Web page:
A new paper considers reasons for changes in the female labor force participation rate.
“Female Labor Supply: Why is the US Falling Behind?“:
In 1990, the US had the sixth highest female labor participation rate among 22 OECD countries. By 2010, its rank had fallen to 17th. We find that the expansion of “family-friendly” policies including parental leave and part-time work entitlements in other OECD countries explains 28-29% of the decrease in US women’s labor force participation relative to these other countries. However, these policies also appear to encourage part-time work and employment in lower level positions: US women are more likely than women in other countries to have full time jobs and to work as managers or professionals.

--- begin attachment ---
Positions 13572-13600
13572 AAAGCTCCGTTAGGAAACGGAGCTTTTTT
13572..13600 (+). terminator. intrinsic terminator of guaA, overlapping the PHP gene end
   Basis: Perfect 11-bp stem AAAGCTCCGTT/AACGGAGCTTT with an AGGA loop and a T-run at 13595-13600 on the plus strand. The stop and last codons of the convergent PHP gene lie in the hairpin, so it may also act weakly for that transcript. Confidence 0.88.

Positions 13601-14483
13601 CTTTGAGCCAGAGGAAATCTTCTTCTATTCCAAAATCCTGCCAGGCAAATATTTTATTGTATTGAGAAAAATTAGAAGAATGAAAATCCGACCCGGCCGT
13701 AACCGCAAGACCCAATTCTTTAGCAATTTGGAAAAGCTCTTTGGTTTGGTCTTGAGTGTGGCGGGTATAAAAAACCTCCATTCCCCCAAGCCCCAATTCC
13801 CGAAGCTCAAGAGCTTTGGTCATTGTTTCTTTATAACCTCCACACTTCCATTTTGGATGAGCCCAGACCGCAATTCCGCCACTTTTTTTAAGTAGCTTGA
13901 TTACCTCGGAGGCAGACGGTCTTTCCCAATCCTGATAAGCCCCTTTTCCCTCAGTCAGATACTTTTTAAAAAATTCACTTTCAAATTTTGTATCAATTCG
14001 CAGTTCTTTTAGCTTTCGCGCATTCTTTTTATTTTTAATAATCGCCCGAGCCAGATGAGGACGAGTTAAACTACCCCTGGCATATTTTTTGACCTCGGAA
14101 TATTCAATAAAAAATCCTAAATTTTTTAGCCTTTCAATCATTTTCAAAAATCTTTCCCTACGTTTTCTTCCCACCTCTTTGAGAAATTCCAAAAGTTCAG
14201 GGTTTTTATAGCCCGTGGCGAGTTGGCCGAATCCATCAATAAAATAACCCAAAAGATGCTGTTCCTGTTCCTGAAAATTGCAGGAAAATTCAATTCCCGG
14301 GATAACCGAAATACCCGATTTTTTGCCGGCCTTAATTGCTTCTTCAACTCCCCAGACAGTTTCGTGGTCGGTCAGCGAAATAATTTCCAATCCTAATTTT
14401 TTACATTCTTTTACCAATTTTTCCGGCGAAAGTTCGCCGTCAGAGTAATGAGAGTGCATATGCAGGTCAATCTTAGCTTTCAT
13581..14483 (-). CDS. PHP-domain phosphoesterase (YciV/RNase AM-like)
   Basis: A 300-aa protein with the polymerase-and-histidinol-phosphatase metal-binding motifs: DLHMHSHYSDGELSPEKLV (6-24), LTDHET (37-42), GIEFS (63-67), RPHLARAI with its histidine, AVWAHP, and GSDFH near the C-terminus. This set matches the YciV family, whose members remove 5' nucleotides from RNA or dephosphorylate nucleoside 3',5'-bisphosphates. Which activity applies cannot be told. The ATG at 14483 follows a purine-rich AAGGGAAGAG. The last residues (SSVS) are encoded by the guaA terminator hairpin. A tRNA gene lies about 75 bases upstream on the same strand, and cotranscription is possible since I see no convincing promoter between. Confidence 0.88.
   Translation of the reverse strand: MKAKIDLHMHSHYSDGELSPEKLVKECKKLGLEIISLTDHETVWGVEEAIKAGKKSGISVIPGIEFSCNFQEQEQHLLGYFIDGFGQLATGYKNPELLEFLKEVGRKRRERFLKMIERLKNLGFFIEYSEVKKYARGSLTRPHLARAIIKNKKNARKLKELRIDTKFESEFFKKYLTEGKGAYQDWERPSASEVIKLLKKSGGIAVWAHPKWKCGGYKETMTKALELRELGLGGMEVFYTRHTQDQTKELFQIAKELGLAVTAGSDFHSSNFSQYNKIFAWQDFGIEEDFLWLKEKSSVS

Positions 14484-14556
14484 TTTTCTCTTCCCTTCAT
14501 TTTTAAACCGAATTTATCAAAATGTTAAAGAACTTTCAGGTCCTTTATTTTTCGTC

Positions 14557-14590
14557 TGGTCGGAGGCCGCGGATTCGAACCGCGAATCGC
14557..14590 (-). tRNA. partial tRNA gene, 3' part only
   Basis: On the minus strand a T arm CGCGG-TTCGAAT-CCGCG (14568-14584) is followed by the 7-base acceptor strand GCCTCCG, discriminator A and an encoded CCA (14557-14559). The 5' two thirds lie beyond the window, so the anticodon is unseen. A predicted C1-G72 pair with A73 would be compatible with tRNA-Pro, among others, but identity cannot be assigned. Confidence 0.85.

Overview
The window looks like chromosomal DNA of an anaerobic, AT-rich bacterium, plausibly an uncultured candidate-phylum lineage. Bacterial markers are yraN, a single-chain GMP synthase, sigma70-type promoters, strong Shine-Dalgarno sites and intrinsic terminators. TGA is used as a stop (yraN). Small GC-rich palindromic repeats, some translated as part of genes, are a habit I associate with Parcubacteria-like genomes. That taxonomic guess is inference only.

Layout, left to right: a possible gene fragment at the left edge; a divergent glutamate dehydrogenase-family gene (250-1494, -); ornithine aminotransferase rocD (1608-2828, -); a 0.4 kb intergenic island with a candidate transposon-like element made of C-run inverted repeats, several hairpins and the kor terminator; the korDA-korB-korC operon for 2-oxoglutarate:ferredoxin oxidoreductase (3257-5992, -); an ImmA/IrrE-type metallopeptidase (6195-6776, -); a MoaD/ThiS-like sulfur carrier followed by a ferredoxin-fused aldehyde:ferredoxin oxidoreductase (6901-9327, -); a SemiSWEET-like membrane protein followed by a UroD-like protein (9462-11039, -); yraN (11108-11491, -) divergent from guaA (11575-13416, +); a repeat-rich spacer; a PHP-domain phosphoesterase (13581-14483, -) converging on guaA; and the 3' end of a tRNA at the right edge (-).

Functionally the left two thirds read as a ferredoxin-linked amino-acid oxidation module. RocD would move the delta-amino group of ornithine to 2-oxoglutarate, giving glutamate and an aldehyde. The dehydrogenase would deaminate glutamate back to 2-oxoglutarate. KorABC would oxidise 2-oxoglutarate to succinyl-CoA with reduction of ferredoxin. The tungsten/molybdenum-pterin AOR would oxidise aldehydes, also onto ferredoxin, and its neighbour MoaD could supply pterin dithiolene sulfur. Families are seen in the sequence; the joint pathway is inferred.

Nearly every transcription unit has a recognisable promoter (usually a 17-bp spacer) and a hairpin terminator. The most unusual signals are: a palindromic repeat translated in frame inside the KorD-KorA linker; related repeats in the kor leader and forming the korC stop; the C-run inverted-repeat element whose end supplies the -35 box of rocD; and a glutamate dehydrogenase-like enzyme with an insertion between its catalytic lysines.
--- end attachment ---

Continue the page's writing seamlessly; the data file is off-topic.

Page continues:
Using data from this study, Philip Cohen created a chart of the 20 year change in the women’s labor force participation rate in 22 wealthy nations.
We can see that the female labor supply in the Nordic countries was high in 1990 and remains high today. Ireland on the other hand saw a tremendous shift moving from a women’s labor force participation rate of 45% in 1990 to 72% in 2010. Spain, Italy, Greece, and Luxembourg all also experienced significant gains.
The U.S. is on the lower end of female laborers, and has been essentially unchanged since 1990. Japan seems to be the outlier of these nations having a consistently low female labor supply.